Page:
Sen. Ron Johnson tries to distance himself from his racist commentary about insurrectionists vs. BLM

0
7


Johnson and the rest of his political party are trying very hard to change the history of what happened this past election. This is happening for a few reasons, not least of which is that elected officials in the Republican Party are guilty of participating in the day’s events that led up the riots at the Capitol building. In the weeks after the insurgency, many top GOP officials attempted to rewrite the narrative of what happened on Jan. 6 as a “hoax.” The harsh reality of there being only white supremacists, militia members, and MAGA monsters involved, who videotaped, live-streamed, and self-incriminated made that particular conspiracy theory claim hard for even the conservative reality-free conspiracy zone to sustain. This doesn’t mean that there aren’t some who will continue to fall back on the explanation that it’s all a left-wing hoax sword—as we have seen in the past from racist Republican operatives.

Civil rights demonstrators, led by Dr Martin Luther King (5th R), civil rights activist Ralph Abernathy (5th L), John Lewis (3rd L) and other civil and religious leaders, make their way from Selma to Montgomery on March 22, 1965 in Alabama, on the third leg of the Selma to Montgomery marches. The Selma-to-Montgomery March for voting rights ended three weeks and represented the political and emotional peak of the modern civil rights movement. The first march took place on March 07, 1965 ("Bloody Sunday") when 600 civil rights marchers were attacked by state and local police. (Photo credit should read -/AFP via Getty Images)
You’ll notice white people arm in arm with Black people fighting for civil rights. By Sen. Johnson’s definition, this means that attacking peaceful protesters who were fighting against segregation and other racist policies wasn’t the product of racism, just good old white supremacist sense.

Johnson’s weak-sauce proof that he wasn’t being racist is that the Black lives Matter movement has white people in it. That’s it. As Johnson explained Monday morning,  “Remember those leftist activists, those protesters, that some of them turned into riots, a lot of them are white. So there’s no racism involved in this at all.” You see, you cannot be a racist if while you are saying that Black people and political movements demanding civil rights equality and protections are terrifying to you in comparison to armed white rebellion, there are some white people in that civil rights movement. 

When Rep. Pramila Jayapal and others called out Johnson as someone embracing white supremacist values and ideologies, she was being diplomatic. Republican representative without a country Adam Kinzinger told CNN’s Kate Bolduan that Johnson’s claims were “ludicrous” and tried to remind the audience that “Black Lives Matter has not stormed and occupied the Capitol.”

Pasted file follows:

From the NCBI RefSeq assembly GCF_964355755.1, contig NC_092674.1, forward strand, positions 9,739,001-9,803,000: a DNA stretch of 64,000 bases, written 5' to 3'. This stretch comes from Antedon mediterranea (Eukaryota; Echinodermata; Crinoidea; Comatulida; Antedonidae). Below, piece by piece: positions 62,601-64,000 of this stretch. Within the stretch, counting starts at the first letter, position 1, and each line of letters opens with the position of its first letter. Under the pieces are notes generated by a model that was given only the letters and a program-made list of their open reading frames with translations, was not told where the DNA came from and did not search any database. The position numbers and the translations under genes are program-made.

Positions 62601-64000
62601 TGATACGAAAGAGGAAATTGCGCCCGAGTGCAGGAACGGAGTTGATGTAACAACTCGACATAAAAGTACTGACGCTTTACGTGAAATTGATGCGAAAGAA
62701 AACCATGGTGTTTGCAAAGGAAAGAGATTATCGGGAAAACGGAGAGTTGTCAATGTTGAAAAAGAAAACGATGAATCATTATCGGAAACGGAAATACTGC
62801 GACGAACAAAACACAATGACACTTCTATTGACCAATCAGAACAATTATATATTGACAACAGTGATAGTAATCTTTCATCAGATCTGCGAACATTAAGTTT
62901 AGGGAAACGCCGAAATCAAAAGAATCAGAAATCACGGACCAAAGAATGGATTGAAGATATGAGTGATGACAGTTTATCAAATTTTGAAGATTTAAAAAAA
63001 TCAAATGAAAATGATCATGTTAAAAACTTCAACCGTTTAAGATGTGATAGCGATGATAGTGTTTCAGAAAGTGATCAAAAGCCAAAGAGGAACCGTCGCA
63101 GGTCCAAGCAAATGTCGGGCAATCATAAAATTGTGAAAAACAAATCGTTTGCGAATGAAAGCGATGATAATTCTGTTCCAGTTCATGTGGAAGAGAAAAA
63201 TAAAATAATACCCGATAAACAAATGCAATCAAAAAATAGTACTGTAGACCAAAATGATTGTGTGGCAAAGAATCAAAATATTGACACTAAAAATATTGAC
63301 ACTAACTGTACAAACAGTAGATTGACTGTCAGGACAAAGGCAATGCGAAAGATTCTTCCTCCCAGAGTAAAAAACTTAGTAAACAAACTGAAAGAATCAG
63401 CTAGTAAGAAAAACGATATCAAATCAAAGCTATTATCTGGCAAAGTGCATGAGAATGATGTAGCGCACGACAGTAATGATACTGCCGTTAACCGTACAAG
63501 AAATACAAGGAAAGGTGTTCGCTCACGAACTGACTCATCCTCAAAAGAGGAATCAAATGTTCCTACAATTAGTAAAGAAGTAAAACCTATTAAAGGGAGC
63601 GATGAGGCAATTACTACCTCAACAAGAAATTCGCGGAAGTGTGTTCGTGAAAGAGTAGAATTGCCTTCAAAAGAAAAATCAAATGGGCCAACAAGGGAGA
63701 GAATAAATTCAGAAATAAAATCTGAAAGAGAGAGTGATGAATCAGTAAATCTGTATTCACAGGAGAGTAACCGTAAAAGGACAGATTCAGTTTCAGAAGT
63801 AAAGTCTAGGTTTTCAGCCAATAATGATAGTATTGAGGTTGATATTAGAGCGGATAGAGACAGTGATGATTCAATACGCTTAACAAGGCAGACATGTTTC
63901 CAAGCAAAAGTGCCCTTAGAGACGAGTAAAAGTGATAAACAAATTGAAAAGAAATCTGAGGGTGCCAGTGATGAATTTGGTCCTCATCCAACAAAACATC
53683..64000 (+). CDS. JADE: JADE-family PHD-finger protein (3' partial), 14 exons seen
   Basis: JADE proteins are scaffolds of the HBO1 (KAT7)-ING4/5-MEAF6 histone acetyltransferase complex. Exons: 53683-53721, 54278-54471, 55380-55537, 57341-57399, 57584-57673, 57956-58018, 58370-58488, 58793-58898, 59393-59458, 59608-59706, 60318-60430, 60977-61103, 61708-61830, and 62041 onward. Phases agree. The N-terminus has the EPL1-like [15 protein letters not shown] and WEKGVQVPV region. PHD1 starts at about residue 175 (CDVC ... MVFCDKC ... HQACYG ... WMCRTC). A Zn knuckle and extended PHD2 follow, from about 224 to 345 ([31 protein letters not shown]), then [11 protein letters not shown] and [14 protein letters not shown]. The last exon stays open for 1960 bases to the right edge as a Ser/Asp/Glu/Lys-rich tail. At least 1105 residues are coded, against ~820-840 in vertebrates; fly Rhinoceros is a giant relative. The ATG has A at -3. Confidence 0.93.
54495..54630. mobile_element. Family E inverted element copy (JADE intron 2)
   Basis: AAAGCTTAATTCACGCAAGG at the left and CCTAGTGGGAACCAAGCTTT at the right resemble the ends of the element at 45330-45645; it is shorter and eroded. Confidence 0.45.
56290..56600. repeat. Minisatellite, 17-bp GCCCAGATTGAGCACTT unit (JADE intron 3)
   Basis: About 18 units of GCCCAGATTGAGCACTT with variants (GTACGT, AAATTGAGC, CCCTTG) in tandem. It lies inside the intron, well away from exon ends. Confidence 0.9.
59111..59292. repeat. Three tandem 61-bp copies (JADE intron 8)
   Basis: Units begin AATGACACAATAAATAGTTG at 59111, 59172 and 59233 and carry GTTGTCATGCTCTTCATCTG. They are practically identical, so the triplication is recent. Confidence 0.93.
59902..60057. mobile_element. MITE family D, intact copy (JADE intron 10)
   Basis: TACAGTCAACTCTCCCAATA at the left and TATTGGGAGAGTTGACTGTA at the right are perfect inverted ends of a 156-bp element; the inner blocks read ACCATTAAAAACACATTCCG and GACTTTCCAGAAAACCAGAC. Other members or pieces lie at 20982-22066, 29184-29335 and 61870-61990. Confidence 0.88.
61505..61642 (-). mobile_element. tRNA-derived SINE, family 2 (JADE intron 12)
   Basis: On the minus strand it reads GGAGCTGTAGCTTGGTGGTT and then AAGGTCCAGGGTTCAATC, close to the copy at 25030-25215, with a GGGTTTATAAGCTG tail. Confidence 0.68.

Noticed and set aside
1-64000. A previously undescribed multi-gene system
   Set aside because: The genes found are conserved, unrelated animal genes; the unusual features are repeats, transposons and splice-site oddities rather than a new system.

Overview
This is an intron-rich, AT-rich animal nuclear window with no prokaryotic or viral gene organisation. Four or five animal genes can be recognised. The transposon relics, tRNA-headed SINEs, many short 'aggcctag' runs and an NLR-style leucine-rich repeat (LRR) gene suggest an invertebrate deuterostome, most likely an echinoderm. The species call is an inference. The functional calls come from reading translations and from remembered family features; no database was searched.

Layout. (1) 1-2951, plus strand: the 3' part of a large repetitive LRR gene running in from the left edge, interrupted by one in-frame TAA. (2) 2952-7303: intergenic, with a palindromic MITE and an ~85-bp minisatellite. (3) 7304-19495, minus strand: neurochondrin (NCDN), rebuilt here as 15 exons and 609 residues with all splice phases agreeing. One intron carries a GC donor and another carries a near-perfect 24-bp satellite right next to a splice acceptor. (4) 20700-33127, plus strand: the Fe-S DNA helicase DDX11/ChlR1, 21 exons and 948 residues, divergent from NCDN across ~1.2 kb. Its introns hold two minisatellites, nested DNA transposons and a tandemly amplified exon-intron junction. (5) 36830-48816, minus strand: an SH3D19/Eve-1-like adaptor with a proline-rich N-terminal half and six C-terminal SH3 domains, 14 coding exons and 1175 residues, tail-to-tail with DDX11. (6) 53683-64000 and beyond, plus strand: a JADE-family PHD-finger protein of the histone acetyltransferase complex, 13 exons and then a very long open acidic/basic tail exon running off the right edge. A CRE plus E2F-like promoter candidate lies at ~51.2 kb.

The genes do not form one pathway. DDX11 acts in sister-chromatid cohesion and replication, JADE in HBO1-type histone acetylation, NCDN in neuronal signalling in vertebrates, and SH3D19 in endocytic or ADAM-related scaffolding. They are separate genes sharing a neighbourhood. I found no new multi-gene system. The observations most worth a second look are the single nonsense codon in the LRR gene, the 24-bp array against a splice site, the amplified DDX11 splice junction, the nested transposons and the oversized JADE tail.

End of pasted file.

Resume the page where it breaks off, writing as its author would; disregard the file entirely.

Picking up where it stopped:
Let’s once again try and understand Johnson’s defense of this most indefensible statement:

“I’m also criticized because I’ve made the comment that on January 6, I never felt threatened, because I didn’t. And mainly because I knew that even though those thousands of people that are there marching to the Capitol were trying to pressure people like me to vote the way they want me to vote. I knew those are people that love this country, that truly respect law enforcement, would never do anything to break a law, and so I wasn’t concerned.”

Now, had the tables been turned, Joe, and this’ll get me in trouble—had the tables been turned, and President Trump won the election, and those were tens of thousands of Black Lives Matter and antifa protesters, I might have been a little concerned.”

Johnson’s defense here is that because there are many white Americans who support the Black Lives Matter movement, his statements about being more afraid of a make-believe protest involving racial justice versus the very real life Capitol insurgency and occupation on Jan. 6 by predominantly white and mostly racist MAGA supporters isn’t a racist statement. If we are to take on Johnson’s logic here, this—theoretical mind you—protest involving a movement that looks to achieve real equality for people of color, which was birthed out of a very well-documented need to protect Black lives from physical abuse and murder resulting from our country’s systemically flawed racist law enforcement system, is more of a “concern” to Johnson than the documented attempt by hundreds of fake patriots to overthrow the democratic results of our election.

MSNBC had Soledad O’Brien and former RNC Chairman Michael Steele on to discuss the matter. O’Brien explained what we all understand: that Johnson is “straight-up racist.” Steele attempted to explain his continuing presence in the Republican Party, saying he was “trying to clear out the idiots,” in his party. Asked again to explain his continued membership in a political party so clearly uninterested in Black people’s lives and opinions, Steele said: “What else can you do? Look, because this is where I’ve been for 46 years and I don’t get to step off that easily. It’s a tough journey. It’s in a tough place now. There are a lot of us, like Adam Kinzinger and others trying to fight for solid ground and you have Ron Johnsons that stand in the way.” Right now we have counted literally two Republicans who are fighting for “solid ground.” You are men without a home.

Here’s Sara Haines simplifying the white supremacist flaw in Johnson’s argument on The View Monday.





Source link

LEAVE A REPLY

Please enter your comment!
Please enter your name here